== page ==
Cultural genocide  

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Train wreck at Montparnasse (October 22, 1895) by Studio Lévy and Sons.
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Train wreck at Montparnasse (October 22, 1895) by Studio Lévy and Sons.

Cultural genocide is a term that lawyer Raphael Lemkin proposed in 1933 as a component to genocide. The term was considered in the 2007 United Nations Declaration on the Rights of Indigenous Peoples juxtaposed next to the term ethnocide, but it was removed in the final document, replaced with simply "genocide". The precise definition of "cultural genocide" remains unclear. Although the term 'ethnocide' has been sometimes used as a replacement for 'cultural genocide', but this usage confuses ethnicity and culture.

Contents

Usage

As early as 1933, lawyer Raphael Lemkin proposed a cultural component to genocide, which he called "cultural genocide". The term has since acquired rhetorical value as a phrase that is used to protest against the destruction of cultural heritage. It is also often misused as a catchphrase to condemn any destruction the user of the phrase disapproves of, without regard for the criterion of intent to destroy an affected group as such.

Proposed usage

The drafters of the 1948 Genocide Convention considered the use of the term, but dropped it from their consideration. The legal definition of genocide is left unspecific about the exact nature in which genocide is done only that it is destruction with intent to destroy a racial, religious, ethnic or national group as such.

Article 7 of a 1994 draft of the United Nations Declaration on the Rights of Indigenous Peoples uses the phrase "cultural genocide" but does not define what it means. The complete article reads as follows:

Indigenous peoples have the collective and individual right not to be subjected to ethnocide and cultural genocide, including prevention of and redress for:
(a) Any action which has the aim or effect of depriving them of their integrity as distinct peoples, or of their cultural values or ethnic identities;
(b) Any action which has the aim or effect of dispossessing them of their lands, territories or resources;
(c) Any form of population transfer which has the aim or effect of violating or undermining any of their rights;
(d) Any form of assimilation or integration by other cultures or ways of life imposed on them by legislative, administrative or other measures;
(e) Any form of propaganda directed against them.

This declaration only appeared in a draft. The United Nations Declaration on the Rights of Indigenous Peoples was adopted by the United Nations General Assembly during its 62nd session at UN Headquarters in New York City on 13 September 2007, but only mentions "genocide", not "cultural genocide", although the article is otherwise unchanged.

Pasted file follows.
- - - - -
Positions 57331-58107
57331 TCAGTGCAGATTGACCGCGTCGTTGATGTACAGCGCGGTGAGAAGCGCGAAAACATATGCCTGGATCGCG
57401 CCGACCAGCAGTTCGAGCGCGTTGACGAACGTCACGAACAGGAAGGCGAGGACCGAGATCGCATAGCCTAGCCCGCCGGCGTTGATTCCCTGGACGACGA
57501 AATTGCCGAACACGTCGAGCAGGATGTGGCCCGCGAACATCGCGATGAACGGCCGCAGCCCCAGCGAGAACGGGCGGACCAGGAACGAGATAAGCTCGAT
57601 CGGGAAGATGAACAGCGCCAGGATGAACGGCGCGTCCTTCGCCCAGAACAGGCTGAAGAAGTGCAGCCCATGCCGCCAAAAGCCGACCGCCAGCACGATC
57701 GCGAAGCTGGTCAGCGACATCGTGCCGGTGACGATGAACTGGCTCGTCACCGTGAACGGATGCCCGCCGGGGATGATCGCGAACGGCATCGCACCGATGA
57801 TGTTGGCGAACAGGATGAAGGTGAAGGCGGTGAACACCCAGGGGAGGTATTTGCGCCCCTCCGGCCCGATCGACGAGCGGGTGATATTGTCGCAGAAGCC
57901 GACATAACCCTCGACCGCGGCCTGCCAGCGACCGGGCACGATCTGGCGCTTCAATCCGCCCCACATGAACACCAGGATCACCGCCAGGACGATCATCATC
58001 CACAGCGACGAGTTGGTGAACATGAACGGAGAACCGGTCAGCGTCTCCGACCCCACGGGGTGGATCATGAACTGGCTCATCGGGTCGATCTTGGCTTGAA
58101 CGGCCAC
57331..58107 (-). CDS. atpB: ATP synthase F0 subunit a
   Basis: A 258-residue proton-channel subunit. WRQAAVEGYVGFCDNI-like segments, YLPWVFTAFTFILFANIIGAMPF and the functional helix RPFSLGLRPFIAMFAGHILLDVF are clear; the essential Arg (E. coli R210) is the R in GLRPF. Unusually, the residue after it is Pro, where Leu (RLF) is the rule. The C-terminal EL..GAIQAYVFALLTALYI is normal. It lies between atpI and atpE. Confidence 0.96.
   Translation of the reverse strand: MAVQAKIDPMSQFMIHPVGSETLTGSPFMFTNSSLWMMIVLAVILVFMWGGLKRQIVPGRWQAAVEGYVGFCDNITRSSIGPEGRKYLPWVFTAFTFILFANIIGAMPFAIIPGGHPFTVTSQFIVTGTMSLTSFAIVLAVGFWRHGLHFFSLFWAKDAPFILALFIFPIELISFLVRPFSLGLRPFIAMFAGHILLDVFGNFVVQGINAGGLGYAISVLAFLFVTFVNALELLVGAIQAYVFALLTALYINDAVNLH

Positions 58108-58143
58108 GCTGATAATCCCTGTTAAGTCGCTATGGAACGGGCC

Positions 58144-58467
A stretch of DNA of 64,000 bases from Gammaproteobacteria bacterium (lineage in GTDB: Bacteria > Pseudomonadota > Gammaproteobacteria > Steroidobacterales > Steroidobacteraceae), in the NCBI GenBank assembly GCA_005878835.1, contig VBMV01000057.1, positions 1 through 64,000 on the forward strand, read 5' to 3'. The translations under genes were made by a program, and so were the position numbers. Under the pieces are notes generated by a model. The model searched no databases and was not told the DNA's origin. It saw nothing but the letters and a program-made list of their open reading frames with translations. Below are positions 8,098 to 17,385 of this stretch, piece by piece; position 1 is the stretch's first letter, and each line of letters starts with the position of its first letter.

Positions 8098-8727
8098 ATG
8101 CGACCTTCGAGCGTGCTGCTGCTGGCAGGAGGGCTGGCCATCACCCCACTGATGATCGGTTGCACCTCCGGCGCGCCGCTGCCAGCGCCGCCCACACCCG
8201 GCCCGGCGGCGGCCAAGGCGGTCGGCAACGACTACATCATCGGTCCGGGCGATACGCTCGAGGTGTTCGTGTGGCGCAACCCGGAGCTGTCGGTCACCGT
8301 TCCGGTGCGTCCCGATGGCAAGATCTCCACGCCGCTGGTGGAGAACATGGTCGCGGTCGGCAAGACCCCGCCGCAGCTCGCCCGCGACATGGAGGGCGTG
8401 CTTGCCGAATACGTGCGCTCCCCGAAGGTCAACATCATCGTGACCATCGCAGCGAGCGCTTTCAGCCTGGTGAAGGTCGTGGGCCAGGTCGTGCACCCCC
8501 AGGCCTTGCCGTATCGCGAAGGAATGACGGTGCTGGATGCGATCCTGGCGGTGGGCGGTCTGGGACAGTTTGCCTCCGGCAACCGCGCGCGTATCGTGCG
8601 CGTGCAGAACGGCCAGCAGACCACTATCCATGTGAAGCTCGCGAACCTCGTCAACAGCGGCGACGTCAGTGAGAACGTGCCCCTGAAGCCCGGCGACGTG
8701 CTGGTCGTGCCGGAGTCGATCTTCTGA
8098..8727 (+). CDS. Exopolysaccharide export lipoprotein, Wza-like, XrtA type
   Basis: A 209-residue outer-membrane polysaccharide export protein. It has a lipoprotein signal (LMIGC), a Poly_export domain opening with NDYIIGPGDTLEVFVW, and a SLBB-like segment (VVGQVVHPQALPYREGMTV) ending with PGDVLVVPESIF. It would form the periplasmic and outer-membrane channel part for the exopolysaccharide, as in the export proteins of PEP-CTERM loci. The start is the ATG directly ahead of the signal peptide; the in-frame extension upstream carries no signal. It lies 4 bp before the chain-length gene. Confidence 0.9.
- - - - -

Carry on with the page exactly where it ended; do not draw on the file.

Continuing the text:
Examples of the term's usage

The term was used for describing destruction of cultural heritage in connection with various events:

  • In 2007, a Canadian Member of Parliament criticized the Ministry of Indian Affairs' destruction of documents regarding the treatment of First Nations members as "cultural genocide."
  • The destruction by Azerbaijan of thousands of medieval Armenian gravestones at a cemetery in Julfa, and Azerbaijan's subsequent denial that the site had ever existed, has been widely written about as being an example of cultural genocide.
  • In 1989, Robert Badinter, a French criminal lawyer known for his stance against the death penalty, used the term "cultural genocide" on a television show to describe what he said was the disappearance of Tibetan culture in the presence of the 14th Dalai Lama. The Dalai Lama would later use the term himself in 1993 and in 2008.
  • Historian Jean Brownfield cited the 1638 Treaty of Hartford as a "clear and explicit historical example of a cultural genocide, in which the Pequot language and name were outlawed and there was a clearly stated intention that this cultural entity would simply cease to exist"
  • Scott Stewart, of Stratfor Global Intelligence, notes that Anders Breivik called for a war until "indigenous peoples of Europe are no longer threatened by cultural genocide."

See also




Unless indicated otherwise, the text in this article is either based on Wikipedia article "Cultural genocide" or another language Wikipedia page thereof used under the terms of the GNU Free Documentation License; or on original research by Jahsonic and friends. See Art and Popular Culture's copyright notice.

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